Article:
Try to keep this stuff in perspective

Things can get stressful when a design comes down to the wire, when the problem changes and the design must follow. There are those times when that ‘tiny’ change you agreed to yesterday becomes the fly in the ointment today. Then it shifts the experience in a difficult direction. I constantly try to channel my anxieties and worries about my work in order to make myself better at what I do each day. But when things get crazy it can still be easy to lose perspective on what we do.

The following statements are like those that you hear once in a while (e.g., “This is not rocket science.” etc…). but these stand out to me because of the context surrounding them. These are three moments in my career that help me balance the anxiety with the drive:

“There is no such thing as a design emergency.” Gary Underhill of UP Design.

An early moment. Gary uttered this phrase during a discussion about what clients will do during the two summer weeks that the shop would close. It made me think differently about what I do. It’s not that he didn’t care about his clients. The opposite was true. He was passionate and very brilliant and his clients think he is amazing. That is what made the statement stand out so much in my mind. You can be truly passionate about what you do and still understand where it stands in the scheme of things. He knew what John Kasye used to say…

“Nobody is going to die if the design is not right.” John Kasye.

This one of those statements that people make from time to time. However, John had a unique perspective that gave this sentiment more weight than usual. He was a brilliant designer who, in a previous career had been a brilliant EMT. He had seen the worst that life can dish out to humans. He had to make the call to bring in the chopper and talk to the patient until backup got there. The fact that a design is not on-the-mark was unfortunate, but it is not life or death. The fact that his designs are so rarely off-the-mark made this especially profound.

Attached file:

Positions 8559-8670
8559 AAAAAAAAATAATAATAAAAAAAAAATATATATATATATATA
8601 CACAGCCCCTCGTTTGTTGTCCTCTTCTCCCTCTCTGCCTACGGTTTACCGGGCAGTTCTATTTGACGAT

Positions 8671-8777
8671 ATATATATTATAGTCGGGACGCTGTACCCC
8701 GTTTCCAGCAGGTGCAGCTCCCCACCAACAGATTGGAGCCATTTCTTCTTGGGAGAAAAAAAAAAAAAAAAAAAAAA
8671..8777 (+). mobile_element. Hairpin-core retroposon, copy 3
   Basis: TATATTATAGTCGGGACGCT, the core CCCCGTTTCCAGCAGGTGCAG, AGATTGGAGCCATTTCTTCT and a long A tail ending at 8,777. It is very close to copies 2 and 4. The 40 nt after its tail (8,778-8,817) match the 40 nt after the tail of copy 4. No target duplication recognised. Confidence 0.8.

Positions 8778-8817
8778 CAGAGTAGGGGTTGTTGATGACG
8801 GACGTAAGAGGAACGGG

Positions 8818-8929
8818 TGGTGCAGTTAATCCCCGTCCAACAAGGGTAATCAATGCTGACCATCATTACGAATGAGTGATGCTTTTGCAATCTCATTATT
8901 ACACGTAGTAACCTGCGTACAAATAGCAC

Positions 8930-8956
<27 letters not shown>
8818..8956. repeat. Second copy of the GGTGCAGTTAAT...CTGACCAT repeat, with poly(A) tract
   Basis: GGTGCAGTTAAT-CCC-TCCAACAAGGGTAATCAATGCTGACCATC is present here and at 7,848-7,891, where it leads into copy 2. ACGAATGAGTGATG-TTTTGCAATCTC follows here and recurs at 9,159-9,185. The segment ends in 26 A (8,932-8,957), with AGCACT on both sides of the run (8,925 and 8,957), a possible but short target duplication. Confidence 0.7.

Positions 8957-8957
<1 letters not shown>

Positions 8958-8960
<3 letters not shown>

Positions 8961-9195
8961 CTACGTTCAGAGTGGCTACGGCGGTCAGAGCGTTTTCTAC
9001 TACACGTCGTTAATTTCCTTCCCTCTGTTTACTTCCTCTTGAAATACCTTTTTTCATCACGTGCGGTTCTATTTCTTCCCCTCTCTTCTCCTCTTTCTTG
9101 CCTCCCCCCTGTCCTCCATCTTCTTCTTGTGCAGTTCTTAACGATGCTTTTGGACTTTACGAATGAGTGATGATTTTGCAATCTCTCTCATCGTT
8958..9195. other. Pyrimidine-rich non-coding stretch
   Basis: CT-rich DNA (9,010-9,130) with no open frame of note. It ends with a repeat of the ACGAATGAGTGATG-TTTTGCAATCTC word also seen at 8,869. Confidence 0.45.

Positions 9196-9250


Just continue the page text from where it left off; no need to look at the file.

“It’s just a website” Terralee

Despite the aforementioned moments, I still need a little nudge every once in a while to set myself back on track. This statement came at just the right time. I was on ‘the project’. The one that will bring your career to the next level or swallow you whole and make even your cat resent you for not being around enough. I got a little stressed out from time to time because I wanted it all to work out perfectly. Of all the advice I received, this struck me and was my mantra for the remainder of the project.

We turned out a pretty great website that I was quite proud of and it was created by a phenomenal team. Yet, in the end, it was just a website. I woke up in a cold sweat about the navigation scheme a little less after repeating that a few times.


Deadlines loom, timelines shift and at times you’ll have moments where you’ll wonder ‘will inspiration ever strike again?’ — Do your best… and try to keep this stuff in perspective.


One thought on “Try to keep this stuff in perspective

  1. That reminds of something one of my Advertising profs at UT always used to say: “It’s just a fucking ad.” I think that applies to websites as well.

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